Monday, June 25, 2012

Redemption Day by Steve O'Brien

Guest post by Steve O'Brien/  @OBrien_Steve

Redemption Day

About the Book:

In Redemption Day, the Posse Comitatus has returned, reinvigorated and inspired by the economic downturn and anger over government intrusion. The Posse seeks to not only wreak havoc on the country, but to actually change the political landscape. In their effort to “take back the country,” they kidnap a Supreme Court Justice. With money extorted from a government contractor desperate to win back a domestic terrorism contract, redemption day unfolds.
The protagonist is Nick James, a terrorism analyst who loses his job as a result of the cutback in spending on domestic terror programs. He is one of the government’s experts on the Posse Comitatus, but he is soon framed for the killing of a West Virginia sheriff and put on the run. The Government wants him arrested; the Posse Comitatus wants him dead.

Nick has to clear his name and unravel the Posse plot before April 19 arrives.

About the Author:!/OBrien_Steve

Steve O’Brien is an author and attorney. Redemption Day is his third novel. His prior works, Elijah’s Coin and Bullet Work, have been recipients of multiple literary awards. Since its release,Elijah’s Coin has been added to the reading curriculum in multiple secondary schools throughout the US and has been incorporated in a university ethics course. Steve is a graduate of the University of Nebraska and The George Washington University Law School. He lives in Washington, DC.

Guest Post by Steve O’Brien

In Redemption Day, the events culminate in Washington, DC on April 19. This was not a random date, but one with deep historical significance. The Posse Comitatus is a sovereign citizen group. They believe power within this nation resides at the county level, not with the federal government. Their version of American history could overwhelm the most rabid conspiracy theorist, but suffice it to say they are a radical anti-government group.

As a young lawyer in Nebraska, I had dealings with the Posse Comitatus. They rose in power during the agricultural crisis of the 1980’s (yes, I’m old). They pedaled legal documents and false statements in an effort to avert farm foreclosures. Fortunately none of my dealings with the Posse Comitatus turned violent, but in other parts of the state the same could not be said. This included the 1984 stand off and shoot out which ultimately killed Posse Comitatus member Arthur Kirk twenty miles from where I grew up.

While conducting research for Redemption Day, I stumbled upon a repeating date of significance and horrific violence. That date is April 19.

The date is not well known like September 11 or December 7, the bombing of Pearl Harbor.

Unlike dates that commemorate great military victories or the end of World Wars, April 19 is about a different kind of violence.

Violence between citizens of this nation and the government itself.

    Like most traditions it began as a coincidence, but later transitioned into an anniversary of sorts for members of sovereign citizen groups like the Posse Comitatus.

    It began in 1985.
Jim Ellison was the leader of a sovereign group called CSA (The Covenant, the Sword and the Arm of the Lord). On April 19, 1985, three hundred federal officers surrounded Ellison’s compound in northern Arkansas. Ellison surrendered and was later convicted of conspiracy and weapons charges. Aside from traditional firearms, the federal officers rounded up hand grenades, plastic explosives, blasting caps, landmines and even a US Army anti-tank rocket. One of Ellison’s men, Richard Wayne Snell was charged with murder. His execution took place ten years later as fate would have it, on April 19.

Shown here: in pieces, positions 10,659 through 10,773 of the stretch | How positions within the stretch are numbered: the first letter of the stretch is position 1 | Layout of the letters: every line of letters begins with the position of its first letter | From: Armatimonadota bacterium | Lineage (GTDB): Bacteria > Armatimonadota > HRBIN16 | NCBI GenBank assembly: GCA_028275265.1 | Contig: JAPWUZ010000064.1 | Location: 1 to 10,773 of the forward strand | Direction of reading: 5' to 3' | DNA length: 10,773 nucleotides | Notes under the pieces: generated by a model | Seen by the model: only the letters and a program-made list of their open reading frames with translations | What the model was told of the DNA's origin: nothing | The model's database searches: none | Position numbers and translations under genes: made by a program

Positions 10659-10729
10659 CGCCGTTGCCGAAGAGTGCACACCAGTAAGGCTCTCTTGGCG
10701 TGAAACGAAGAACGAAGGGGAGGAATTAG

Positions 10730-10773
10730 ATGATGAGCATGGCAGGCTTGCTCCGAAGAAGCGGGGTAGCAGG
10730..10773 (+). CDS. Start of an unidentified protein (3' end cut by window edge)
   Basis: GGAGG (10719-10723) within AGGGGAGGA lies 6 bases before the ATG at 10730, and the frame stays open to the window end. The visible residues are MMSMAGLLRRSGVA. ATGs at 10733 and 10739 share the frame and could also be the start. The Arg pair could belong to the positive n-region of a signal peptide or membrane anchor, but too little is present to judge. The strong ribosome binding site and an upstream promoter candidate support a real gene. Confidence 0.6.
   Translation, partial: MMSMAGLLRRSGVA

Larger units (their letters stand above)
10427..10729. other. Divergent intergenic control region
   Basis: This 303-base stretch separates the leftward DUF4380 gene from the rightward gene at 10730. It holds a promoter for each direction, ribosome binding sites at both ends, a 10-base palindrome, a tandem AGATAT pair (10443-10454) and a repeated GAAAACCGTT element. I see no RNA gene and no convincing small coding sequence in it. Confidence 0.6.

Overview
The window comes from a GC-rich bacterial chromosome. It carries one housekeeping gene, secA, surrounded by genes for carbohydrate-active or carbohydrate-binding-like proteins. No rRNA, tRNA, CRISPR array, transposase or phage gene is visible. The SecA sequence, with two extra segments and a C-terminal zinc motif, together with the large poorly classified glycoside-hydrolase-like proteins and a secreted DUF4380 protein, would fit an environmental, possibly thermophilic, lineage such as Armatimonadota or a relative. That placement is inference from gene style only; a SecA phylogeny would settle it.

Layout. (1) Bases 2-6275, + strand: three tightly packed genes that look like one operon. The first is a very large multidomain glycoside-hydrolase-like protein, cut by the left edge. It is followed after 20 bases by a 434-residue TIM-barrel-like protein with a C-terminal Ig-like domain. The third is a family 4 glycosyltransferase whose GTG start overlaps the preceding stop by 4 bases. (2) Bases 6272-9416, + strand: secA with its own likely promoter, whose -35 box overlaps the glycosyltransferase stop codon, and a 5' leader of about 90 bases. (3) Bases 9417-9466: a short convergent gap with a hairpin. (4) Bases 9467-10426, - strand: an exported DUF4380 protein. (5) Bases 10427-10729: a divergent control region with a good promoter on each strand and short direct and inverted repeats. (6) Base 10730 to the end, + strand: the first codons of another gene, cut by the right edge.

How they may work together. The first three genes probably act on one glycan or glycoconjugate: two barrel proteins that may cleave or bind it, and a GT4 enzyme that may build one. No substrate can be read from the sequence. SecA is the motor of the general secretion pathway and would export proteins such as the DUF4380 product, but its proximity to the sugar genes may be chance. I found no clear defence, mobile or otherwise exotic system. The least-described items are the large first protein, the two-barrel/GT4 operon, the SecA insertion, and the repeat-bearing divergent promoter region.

April 19, 1993 the FBI stormed the Branch Davidian complex outside Waco Texas, killing seventy six members. David Koresh, the leader of the Branch Davidian group was sought for illegal weapons charges. Sovereign groups believe there is no such thing as an illegal weapon. What Koresh did was not a crime, it was a right. The Branch Davidian assault came on the heels of the Ruby Ridge shootings which enraged sovereign members like Tim McVeigh and Terry Nichols. They saw it as yet another illegal intrusion by a corrupt government.
Following Waco, April 19 became a date of significance for sovereign groups. They would use the date as a symbol and cause to retaliate against the government.

    On April 19, 1994 militia leader Linda Thompson issued a call for sovereign citizen groups  to assemble in Washington DC, armed and in uniform. The purpose of the assembly was the forced repeal of the Brady Bill and the arrest of Congressmen and Senators for treason. She identified herself as the acting adjutant general of the Unorganized Militia of the United States. Although later rescinded, her call to arms became known as the Thompson Ultimatum.

    At nine pm April 19, 1995, CSA member, Richard Wayne Snell, was put to death by lethal injection in Arkansas. His last words to the Arkansas Governor included the following. “Governor Tucker, look over your shoulder. Justice is coming.”
Twelve hours earlier, Tim McVeigh and Terry Nichols detonated a truck bomb outside the Murrah Federal Building in Oklahoma City killing 168 people.

For McVeigh and Nichols the date was not a coincidence.

Redemption Day can be purchased on Amazon. It is available in book form
or ebook here:

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1 comment:

  1. "Elijah's Coin", " Bullet work" and now "Redemption day" What great cover names? Mr Steve O'Brien certainly has my attention, I will start with Elijah coin and work my way up. As always a great post D


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